Hudson Guild to reopen renovated settlement house
By Albert Amateau
After more than a year of reconstruction and fundraising, the Hudson Guild will reopen its John Lovejoy Elliott Center with a series of community events culminating in a May 24 ribbon-cutting ceremony saluting Chelsea residents, elected officials and celebrities.
Whoopi Goldberg, who was raised in the Elliott-Chelsea Houses and attended the Hudson Guild theater program before she achieved stardom as a comedienne and actress, will receive the Guilds first Arts in the Community Award at the noon ribbon-cutting at 441 W. 26th St. at which the Guilds childrens chorus will perform.
Chelsea neighbors will have a preview of the new center on Sat., May 21, from 10 a.m. to 4 p.m. at a community open house from 10 a.m. to 4 p.m. when free events will include a health fair, a basketball tournament, art classes, face painting and the opportunity to sign up for a community food co-op.
William Wegman will open his Strange but True exhibit of a selection from his renowned photos of Weimaraner dogs on Fri., May 20 from 6 p.m.-8 p.m. at one of the Elliott Centers new art galleries. In its first showing in New York, the exhibit will remain at the center until July 8.
Donors who contributed to the centers building and maintenance fund along with public officials attended a private cocktail party and guided tour of the Elliott Center Tuesday evening May 17.
Reopening this brand new center is our dream come true, said Janice McGuire, Hudson Guild executive director, last week as the Guild staff was in the midst of moving back to the rebuilt center from the four other program locations in Chelsea the settlement house occupied during the construction period.
Everyone who worked so hard for the past 18 months had absolute confidence that this day would arrive. So we thank them all, the city of New York, our donors, our elected officials, our staff and our loyal community here in Chelsea, McGuire said.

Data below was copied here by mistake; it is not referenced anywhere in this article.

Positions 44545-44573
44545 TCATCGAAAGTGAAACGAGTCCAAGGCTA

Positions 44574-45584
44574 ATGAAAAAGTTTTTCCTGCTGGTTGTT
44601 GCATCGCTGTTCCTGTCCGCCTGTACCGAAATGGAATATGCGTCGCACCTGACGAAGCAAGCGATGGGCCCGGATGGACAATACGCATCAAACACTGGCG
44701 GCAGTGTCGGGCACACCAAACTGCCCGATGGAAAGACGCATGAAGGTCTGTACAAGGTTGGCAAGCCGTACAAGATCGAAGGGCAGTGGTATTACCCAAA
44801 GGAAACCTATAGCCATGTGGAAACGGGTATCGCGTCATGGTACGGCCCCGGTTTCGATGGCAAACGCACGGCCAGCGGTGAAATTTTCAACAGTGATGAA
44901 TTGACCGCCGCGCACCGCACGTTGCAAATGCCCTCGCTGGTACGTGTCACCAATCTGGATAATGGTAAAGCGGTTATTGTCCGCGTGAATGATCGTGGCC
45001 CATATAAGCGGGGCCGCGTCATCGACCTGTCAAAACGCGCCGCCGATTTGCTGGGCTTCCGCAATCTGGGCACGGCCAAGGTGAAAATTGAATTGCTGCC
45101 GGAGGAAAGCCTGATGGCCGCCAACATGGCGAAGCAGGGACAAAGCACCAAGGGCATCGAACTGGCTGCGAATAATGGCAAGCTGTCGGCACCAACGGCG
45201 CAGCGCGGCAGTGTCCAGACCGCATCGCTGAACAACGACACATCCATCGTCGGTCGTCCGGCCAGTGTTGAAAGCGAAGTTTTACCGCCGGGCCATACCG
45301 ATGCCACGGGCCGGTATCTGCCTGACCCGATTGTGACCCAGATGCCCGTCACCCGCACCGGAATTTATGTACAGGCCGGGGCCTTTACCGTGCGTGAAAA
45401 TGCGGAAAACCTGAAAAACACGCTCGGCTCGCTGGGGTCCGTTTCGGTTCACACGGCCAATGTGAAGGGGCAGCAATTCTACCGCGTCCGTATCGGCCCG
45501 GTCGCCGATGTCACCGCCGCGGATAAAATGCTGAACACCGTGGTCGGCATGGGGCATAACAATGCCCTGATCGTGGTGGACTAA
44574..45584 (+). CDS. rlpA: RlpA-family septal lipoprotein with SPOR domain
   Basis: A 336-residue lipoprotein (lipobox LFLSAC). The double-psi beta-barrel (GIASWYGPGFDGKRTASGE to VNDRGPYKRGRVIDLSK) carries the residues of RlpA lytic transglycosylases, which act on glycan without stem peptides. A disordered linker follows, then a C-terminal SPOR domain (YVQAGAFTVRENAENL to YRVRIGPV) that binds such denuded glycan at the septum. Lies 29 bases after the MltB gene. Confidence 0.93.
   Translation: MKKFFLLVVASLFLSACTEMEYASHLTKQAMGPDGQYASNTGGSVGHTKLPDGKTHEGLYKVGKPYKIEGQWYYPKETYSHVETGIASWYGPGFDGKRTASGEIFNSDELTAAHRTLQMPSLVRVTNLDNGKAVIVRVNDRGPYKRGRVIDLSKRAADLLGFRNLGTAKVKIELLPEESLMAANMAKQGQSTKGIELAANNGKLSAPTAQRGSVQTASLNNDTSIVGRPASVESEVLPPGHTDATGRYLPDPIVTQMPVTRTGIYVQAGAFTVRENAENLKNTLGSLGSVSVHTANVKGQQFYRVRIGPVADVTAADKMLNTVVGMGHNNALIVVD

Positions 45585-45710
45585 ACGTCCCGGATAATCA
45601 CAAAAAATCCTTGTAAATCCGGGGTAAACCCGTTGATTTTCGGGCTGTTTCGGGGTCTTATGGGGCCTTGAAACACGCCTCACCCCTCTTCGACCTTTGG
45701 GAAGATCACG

The renovation of the Guilds 20,000-square-foot center in the first and second floors and basement of the 12-story senior residence building in the New York City Housing Authoritys Elliott-Chelsea Houses was made possible when NYCHA agreed to continue leasing the space to the Guild rent free for another 25 years.
The agreement helped launch the Guilds $11 million construction and maintenance campaign. The redesign by Stephen Yablon and Associates makes the center completely accessible by wheelchair and includes a new gymnasium, a redesigned Hudson Guild Theater, new galleries, program space, counseling rooms and administrative offices. The front entrance on W. 26th St. between Ninth and 10th Aves. leads to a central lobby with new elevators and direct access to W. 27th St. across from Chelsea Park.
The funding includes a $1 million contribution from the city secured by City Councilmember Christine Quinn; $100,000 from the state secured by Assemblymember Richard Gottfried; $500,000 in matching funds from the Clark Foundation; $100,000 from Emily Meschter, a former financial fund manager associated with the Guild for more than 25 years; $230,000 from Jeffrey Gural, chairperson of Newmark Real Estate and a member of the Guild campaign planning committee; and $500,000 from NYCHA for the new centers heating, ventilation and air-conditioning system.